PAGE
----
The advantage is clear: There is less data to analyze, there is less CPU load needed, and less monitoring traffic is generated. Nevertheless, you can get a good insight into your network bandwidth usage. Note: Currently, PRTG supports sFlow version 5.
Find details on how to set up the different flow sensors in the following sections:
- NetFlow V5 Sensor
- NetFlow V5 (Custom) Sensor
- NetFlow V9 Sensor
- NetFlow V9 (Custom) Sensor
- IPFIX Sensor
- IPFIX (Custom) Sensor
- sFlow Sensor
- sFlow (Custom) Sensor
- jFlow V5 Sensor
- jFlow V5 (Custom) Sensor
On a powerful 2008 PC (Dual Core, 2.5 Ghz), you can process about 100,000 flows per second for one xFlow stream. Using sampling, the number of actual flows can be much higher. When using complex filters, the value can be much lower. For example, with a router sending about 2,000 flows/second (which corresponds to mixed traffic at gigabit/second level without sampling) you can expect to configure up to 50 NetFlow sensors operating properly. PRTG internally monitors its own NetFlow processing. You can see decreased values in the Health channels of the Core Health and Probe Health sensors as soon as NetFlow packets are not processed due to an overload (you find these sensors on the local probe device).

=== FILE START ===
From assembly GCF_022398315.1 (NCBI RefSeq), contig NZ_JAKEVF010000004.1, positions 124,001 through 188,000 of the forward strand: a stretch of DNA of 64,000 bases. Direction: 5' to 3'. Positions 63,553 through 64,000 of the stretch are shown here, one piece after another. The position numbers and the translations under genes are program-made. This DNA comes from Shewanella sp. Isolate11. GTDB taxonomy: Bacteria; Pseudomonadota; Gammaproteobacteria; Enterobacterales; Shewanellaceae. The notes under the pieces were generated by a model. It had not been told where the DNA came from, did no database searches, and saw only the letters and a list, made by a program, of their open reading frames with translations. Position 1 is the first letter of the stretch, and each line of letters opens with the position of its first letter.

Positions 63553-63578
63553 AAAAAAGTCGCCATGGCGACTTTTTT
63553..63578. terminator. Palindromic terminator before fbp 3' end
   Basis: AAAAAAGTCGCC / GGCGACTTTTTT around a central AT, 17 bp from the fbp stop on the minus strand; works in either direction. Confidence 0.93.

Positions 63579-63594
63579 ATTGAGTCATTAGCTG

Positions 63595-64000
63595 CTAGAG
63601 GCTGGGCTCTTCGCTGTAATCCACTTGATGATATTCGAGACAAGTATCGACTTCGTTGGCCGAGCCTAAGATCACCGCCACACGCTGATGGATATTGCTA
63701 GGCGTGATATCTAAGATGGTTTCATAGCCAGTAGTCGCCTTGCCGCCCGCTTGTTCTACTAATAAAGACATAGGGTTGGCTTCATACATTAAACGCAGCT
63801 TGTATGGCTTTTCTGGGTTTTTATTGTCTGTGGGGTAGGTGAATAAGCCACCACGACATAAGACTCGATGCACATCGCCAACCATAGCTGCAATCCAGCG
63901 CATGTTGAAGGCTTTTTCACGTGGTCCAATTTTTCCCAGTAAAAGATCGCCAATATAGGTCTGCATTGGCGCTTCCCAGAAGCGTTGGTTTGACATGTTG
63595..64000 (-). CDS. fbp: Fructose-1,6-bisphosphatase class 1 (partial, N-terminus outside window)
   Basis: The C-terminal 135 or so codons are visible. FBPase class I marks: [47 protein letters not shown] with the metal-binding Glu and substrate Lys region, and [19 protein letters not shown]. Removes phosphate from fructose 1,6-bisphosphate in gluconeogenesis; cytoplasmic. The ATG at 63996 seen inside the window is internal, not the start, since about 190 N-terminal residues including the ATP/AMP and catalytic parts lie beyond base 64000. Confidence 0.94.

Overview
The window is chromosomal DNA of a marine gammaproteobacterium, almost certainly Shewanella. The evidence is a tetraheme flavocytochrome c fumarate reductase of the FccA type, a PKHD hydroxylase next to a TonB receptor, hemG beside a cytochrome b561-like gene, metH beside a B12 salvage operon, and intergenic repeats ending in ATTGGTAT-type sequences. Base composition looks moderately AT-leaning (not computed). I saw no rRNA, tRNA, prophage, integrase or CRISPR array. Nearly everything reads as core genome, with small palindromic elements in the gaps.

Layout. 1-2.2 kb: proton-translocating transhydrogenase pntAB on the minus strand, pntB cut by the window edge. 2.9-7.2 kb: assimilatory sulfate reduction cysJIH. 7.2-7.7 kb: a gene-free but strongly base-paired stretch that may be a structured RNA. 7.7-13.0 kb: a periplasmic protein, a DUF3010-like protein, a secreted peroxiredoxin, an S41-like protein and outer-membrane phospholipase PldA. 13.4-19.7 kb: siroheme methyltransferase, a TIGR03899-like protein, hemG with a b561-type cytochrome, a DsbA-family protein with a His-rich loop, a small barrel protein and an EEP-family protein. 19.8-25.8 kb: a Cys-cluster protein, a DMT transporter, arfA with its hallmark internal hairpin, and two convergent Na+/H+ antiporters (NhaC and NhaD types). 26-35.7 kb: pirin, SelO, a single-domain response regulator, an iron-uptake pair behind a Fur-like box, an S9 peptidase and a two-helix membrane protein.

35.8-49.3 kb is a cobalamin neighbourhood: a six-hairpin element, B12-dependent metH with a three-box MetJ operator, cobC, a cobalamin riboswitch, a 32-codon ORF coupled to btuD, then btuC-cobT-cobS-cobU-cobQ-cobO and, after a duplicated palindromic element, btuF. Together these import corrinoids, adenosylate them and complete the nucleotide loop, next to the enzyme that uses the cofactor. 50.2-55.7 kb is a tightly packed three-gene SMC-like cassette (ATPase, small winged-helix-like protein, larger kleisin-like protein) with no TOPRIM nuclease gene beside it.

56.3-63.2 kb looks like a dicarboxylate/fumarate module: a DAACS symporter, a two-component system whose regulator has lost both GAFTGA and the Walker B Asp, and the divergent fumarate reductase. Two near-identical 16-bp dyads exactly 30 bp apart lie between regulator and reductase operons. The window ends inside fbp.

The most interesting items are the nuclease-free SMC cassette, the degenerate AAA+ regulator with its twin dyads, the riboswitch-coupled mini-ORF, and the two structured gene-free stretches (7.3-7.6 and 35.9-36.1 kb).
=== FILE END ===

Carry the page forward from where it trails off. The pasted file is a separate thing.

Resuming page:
If you experience an overload, please consider using sampling or setting up multiple probes and distribute the NetFlow streams to them. We do not recommend that you add more than 50 NetFlow sensors per PRTG probe.
This sensor type cannot be used in cluster mode. You can set it up on a local probe or remote probe only, not on a cluster probe.